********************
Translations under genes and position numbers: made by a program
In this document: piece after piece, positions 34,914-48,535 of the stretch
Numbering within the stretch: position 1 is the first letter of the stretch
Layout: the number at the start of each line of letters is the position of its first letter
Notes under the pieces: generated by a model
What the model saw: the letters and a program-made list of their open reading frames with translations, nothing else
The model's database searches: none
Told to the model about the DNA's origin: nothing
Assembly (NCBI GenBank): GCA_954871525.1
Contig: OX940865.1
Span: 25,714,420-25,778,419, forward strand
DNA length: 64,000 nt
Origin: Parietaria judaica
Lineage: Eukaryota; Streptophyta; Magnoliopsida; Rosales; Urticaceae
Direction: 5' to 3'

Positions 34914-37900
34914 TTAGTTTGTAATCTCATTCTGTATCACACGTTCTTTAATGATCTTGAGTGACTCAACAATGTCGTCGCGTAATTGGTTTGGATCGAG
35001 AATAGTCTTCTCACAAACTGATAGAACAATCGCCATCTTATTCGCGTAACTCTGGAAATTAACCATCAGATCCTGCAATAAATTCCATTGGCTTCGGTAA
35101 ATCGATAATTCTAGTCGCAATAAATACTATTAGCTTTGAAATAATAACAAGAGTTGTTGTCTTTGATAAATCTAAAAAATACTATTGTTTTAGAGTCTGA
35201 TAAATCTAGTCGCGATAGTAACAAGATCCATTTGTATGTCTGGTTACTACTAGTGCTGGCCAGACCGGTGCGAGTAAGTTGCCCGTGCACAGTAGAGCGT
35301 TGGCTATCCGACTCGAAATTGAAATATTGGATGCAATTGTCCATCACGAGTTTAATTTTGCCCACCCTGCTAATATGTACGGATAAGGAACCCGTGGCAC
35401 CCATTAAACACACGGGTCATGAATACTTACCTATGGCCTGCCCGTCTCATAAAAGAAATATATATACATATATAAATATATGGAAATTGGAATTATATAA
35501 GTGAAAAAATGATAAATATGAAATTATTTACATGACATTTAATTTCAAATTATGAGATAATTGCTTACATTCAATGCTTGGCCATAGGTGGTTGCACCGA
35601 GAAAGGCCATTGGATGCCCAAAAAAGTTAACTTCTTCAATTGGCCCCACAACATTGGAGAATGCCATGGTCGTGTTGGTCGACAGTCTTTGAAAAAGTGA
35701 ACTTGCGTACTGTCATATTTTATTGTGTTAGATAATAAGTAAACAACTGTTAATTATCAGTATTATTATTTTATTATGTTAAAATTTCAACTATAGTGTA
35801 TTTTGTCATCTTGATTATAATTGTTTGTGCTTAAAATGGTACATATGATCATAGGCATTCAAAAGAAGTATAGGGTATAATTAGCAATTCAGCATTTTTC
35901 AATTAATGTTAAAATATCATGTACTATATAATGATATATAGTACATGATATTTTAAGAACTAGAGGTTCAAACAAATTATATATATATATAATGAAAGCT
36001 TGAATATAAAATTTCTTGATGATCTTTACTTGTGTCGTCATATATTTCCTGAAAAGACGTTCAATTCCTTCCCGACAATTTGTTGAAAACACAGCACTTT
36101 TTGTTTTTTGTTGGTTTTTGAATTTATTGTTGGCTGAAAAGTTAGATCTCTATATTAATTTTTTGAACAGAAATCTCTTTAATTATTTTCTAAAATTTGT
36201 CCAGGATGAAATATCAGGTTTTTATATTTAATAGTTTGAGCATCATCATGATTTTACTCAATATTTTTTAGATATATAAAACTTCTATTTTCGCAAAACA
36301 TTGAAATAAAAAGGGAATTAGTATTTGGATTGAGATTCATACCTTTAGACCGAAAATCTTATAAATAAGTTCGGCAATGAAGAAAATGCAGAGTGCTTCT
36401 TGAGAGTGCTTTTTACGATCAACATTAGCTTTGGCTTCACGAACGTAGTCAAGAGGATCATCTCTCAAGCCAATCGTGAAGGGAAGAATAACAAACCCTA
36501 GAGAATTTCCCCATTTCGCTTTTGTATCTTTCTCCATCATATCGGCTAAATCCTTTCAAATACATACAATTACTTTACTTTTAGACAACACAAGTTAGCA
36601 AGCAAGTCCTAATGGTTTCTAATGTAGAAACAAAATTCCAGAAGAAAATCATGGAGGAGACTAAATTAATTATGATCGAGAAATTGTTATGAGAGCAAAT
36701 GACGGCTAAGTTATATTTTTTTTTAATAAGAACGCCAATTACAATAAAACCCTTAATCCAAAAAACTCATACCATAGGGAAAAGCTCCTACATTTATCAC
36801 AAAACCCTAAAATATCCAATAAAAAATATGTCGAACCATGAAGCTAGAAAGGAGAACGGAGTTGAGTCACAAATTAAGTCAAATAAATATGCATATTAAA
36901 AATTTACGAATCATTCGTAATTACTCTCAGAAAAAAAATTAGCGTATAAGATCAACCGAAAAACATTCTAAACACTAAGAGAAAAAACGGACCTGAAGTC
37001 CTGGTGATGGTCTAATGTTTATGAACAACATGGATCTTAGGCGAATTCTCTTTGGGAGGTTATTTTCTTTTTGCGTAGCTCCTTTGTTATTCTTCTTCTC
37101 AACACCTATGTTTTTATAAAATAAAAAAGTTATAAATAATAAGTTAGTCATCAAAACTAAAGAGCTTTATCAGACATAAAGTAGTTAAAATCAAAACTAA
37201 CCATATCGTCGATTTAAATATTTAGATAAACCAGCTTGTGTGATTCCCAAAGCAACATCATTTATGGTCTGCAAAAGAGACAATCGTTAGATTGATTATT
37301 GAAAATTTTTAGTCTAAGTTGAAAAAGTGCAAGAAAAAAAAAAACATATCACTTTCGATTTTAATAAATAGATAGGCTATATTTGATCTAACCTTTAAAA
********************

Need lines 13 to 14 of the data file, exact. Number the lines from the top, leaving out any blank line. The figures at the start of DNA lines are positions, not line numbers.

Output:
Origin: Parietaria judaica
Lineage: Eukaryota; Streptophyta; Magnoliopsida; Rosales; Urticaceae